City given £125,000 to tackle yobish behaviour

LORNA MARSH Norwich was yesterday revealed as one of 40 beacon areas handpicked as examples of how to tackle yobbish behaviour.

LORNA MARSH

Norwich was yesterday revealed as one of 40 beacon areas handpicked as examples of how to tackle yobbish behaviour.

The city council was named as a champion of the government's Respect Action Plan (RAP) as the initiative celebrated its first anniversary.

It will mean funding of £125,000 to help drive forward the city's work in trying to stamp out anti-social behaviour.

Hilary Armstrong, the government's social exclusion minister, visited the Vauxhall Street area of Norwich yesterday to announce the news and speak to residents about their problems.

She emphasised the importance of "early intervention" and the offering of support to problem families. One of the features of the RAP is help parents ensure their children are disciplined and attend school and enable them to organise themselves to train or get work.

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Steve Morphew, leader of Norwich City Council, said: "This is recognition of the work that is going on here. The government is saying well done for the crackdown, the prevention and the partnership work and of course that is something we will continue to do.

"The government has then lifted the pots off the lids of money to extend and add value to the work we are doing.

"It is important that residents have peace of mind that something is being done in their area to make them feel safer."

Norwich joins Birmingham, Leeds, Liverpool and Newcastle as a Respect "exemplar" as part of the £6m national initiative.

Prime minister Tony Blair said: "The key to tackling anti-social behaviour successfully lies in local communities. Central government can provide the powers and the resources, as we are, but it is the police, local authorities and local people who have to use them effectively to deliver results.

"Communities know where the problems are - and they now know too how best to use new powers to tackle them.

"We have seen real progress with communities across the country making full use of the powers we have put in place with councils, police, courts and local people working in partnership to make neighbourhoods safer and better places to live.

"We want to extend this good practice across the country and encourage those championing the fight against anti-social behaviour to build on their good work.

"That's the aim of the Respect areas which we are encouraging to go further and faster."

Already the government's latest weapon in its fight against anti-social behaviour has sparked a cynical response from opposition ministers.

Shadow minister for police reform Nick Herbert said communities suffering from anti-social behaviour did not want gimmicks such as "Respect handbooks" but rather needed police officers on the streets to help tackle the problem.

He said the government had failed to evaluate the success of its anti-social behaviour measures and had cut 4,000 promised police community support officers from the forces in the 40 chosen areas.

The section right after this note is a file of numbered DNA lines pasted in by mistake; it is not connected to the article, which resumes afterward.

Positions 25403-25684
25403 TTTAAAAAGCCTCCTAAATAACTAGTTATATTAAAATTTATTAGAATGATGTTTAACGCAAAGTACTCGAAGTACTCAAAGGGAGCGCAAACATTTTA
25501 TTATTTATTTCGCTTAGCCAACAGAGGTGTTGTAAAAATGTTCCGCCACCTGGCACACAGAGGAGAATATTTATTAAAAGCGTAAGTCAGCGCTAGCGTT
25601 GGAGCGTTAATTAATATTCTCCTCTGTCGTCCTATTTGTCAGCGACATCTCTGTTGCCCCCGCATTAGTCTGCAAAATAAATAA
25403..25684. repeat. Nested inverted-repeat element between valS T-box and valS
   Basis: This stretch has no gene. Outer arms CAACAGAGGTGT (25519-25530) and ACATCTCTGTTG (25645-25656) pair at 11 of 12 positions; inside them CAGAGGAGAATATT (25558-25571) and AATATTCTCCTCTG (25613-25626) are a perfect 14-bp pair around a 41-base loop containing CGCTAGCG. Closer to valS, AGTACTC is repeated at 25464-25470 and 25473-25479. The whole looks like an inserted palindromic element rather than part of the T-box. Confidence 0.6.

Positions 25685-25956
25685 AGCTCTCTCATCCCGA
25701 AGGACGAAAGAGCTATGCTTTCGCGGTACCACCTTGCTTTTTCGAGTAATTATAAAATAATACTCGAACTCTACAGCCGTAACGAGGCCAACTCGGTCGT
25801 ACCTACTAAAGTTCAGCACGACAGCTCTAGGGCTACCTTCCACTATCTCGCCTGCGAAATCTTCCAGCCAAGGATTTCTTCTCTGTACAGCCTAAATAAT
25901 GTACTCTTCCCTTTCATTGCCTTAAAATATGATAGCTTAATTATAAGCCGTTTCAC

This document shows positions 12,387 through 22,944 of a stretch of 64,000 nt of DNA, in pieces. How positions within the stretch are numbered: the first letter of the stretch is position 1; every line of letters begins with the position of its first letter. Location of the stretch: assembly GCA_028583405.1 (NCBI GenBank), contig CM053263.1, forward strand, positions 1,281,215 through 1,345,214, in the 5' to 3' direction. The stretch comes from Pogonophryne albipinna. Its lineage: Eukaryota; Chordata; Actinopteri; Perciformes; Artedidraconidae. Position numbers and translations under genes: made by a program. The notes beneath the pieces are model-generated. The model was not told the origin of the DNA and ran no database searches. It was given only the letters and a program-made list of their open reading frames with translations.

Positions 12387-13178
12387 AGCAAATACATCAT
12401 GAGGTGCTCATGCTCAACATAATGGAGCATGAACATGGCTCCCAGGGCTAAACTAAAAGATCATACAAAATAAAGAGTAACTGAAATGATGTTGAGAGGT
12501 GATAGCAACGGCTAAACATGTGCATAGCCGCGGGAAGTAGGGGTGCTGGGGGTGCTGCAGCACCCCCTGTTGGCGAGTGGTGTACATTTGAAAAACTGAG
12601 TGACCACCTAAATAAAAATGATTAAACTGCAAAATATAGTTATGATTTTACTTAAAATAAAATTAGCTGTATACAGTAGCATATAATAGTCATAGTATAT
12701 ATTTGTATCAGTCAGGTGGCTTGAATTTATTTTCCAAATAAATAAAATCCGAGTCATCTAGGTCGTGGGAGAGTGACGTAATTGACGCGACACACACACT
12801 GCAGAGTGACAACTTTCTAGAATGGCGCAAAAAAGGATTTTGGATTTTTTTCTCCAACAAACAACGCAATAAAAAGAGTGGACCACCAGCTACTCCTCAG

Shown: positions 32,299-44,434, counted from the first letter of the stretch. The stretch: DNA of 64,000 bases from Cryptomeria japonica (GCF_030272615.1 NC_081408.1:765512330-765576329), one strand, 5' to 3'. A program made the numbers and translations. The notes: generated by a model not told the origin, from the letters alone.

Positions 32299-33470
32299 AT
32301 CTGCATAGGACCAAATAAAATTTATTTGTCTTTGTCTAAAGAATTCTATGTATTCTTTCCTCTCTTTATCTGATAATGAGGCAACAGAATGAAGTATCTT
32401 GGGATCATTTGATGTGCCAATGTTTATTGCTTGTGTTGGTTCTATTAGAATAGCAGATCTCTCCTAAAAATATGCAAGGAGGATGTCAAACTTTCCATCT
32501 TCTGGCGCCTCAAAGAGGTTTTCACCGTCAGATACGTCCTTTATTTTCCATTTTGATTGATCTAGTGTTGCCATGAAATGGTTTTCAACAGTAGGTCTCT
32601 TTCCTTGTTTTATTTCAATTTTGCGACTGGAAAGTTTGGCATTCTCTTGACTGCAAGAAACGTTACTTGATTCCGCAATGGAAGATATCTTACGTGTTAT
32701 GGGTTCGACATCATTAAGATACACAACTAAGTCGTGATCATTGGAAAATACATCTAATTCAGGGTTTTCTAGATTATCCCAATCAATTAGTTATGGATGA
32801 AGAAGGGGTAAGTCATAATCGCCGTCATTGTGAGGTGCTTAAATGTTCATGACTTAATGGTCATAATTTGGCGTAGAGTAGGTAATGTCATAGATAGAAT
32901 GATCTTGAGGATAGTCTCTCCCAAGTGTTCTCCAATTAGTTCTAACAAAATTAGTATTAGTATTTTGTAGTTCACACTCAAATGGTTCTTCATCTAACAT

But the government's "respect tsar" Louise Casey said: "This is no gimmick. This is a very serious business. It's about getting parents to be more in control in their own homes and keeping up the unrelenting drive to tackle antisocial behaviour and that is happening across the country."

The Home Office said the local authorities would be expected to use the full range of schemes and powers available to them including:

Family intervention projects to tackle "neighbours from hell".

More parenting classes for parents struggling with troublesome children.

Face the people sessions where the police, local authorities and others could be accountable to their local public.

Asbos and other measures designed to tackle anti-social behaviour.

Chief executive of Norwich City Council Laura McGillivray said yesterday's launch was more about prevention than cure, tackling the cause of anti-social behaviour.

"We have a lot of good work going on in the city which has now been recognised. In particular we have a family support scheme working with chaotic families," she said.

"Once acceptable behaviour contracts are issued the horse is out of the stable. We want to keep the horse in the stable. Instead of waiting for bad habits to form we want to get kids to class for example and parents to train, to help families beset by problems."

Ms Casey said: "We want the 40 areas to show how we can take the programme forward and point people in the right direction as well as keeping up the unrelenting drive to tackle anti-social behaviour.

"These are the areas that are doing parenting classes and family projects that tackle the really, really difficult people in our communities."

A Safer Norwich Partnership Open Day will take place on Thursday at the Vauxhall Centre, Johnson Place, Norwich, from 1.30pm-7pm for residents to have their say in how they think the money should be spent.